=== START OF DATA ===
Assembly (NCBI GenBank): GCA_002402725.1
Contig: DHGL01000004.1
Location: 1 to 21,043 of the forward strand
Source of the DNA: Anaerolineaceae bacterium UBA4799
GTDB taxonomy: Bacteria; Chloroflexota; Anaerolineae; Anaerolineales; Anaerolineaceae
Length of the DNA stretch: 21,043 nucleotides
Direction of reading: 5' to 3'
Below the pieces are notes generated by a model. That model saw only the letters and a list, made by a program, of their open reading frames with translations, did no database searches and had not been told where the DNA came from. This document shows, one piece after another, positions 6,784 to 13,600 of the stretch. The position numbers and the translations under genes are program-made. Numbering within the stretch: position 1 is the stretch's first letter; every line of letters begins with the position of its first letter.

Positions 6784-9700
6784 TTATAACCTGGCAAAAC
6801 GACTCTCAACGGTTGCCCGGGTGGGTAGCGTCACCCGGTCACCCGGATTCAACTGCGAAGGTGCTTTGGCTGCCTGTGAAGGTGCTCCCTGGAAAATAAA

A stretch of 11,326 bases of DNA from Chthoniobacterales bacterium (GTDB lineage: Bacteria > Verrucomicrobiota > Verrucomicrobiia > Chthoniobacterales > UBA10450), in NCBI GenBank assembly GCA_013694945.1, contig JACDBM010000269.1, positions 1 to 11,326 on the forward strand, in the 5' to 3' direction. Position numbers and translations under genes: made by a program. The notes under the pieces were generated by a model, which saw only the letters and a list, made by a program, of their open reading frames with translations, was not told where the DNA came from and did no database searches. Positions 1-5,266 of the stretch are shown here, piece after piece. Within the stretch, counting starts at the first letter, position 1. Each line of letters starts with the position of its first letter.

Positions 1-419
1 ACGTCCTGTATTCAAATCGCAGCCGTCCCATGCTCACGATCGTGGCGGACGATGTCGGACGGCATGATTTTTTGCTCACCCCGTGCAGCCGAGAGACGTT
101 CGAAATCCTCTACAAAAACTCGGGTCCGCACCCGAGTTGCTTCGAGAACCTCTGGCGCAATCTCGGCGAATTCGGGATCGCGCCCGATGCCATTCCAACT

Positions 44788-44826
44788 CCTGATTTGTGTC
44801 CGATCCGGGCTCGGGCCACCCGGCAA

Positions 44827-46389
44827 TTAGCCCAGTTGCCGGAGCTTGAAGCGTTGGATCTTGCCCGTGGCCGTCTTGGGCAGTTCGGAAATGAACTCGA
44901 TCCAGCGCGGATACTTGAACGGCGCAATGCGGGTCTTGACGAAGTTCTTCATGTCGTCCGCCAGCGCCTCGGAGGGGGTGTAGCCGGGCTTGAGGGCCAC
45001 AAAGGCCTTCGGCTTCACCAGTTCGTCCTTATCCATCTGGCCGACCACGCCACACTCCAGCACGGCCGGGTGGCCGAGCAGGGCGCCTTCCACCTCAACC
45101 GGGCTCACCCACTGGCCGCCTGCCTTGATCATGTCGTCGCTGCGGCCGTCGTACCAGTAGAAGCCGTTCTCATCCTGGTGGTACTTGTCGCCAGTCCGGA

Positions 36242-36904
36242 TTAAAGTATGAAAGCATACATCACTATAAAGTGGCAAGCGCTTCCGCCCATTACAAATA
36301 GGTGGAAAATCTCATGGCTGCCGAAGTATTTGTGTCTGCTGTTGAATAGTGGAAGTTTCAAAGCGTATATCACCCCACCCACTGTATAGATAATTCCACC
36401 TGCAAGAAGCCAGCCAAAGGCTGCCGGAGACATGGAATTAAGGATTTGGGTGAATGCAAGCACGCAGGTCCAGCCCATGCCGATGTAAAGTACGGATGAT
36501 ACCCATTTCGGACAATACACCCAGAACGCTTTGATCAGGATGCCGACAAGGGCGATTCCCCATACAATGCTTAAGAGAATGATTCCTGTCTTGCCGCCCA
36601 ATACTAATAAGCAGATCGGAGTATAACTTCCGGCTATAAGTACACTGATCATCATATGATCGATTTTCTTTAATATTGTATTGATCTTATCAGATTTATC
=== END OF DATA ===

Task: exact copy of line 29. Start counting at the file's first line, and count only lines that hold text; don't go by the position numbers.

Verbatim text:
36601 ATACTAATAAGCAGATCGGAGTATAACTTCCGGCTATAAGTACACTGATCATCATATGATCGATTTTCTTTAATATTGTATTGATCTTATCAGATTTATC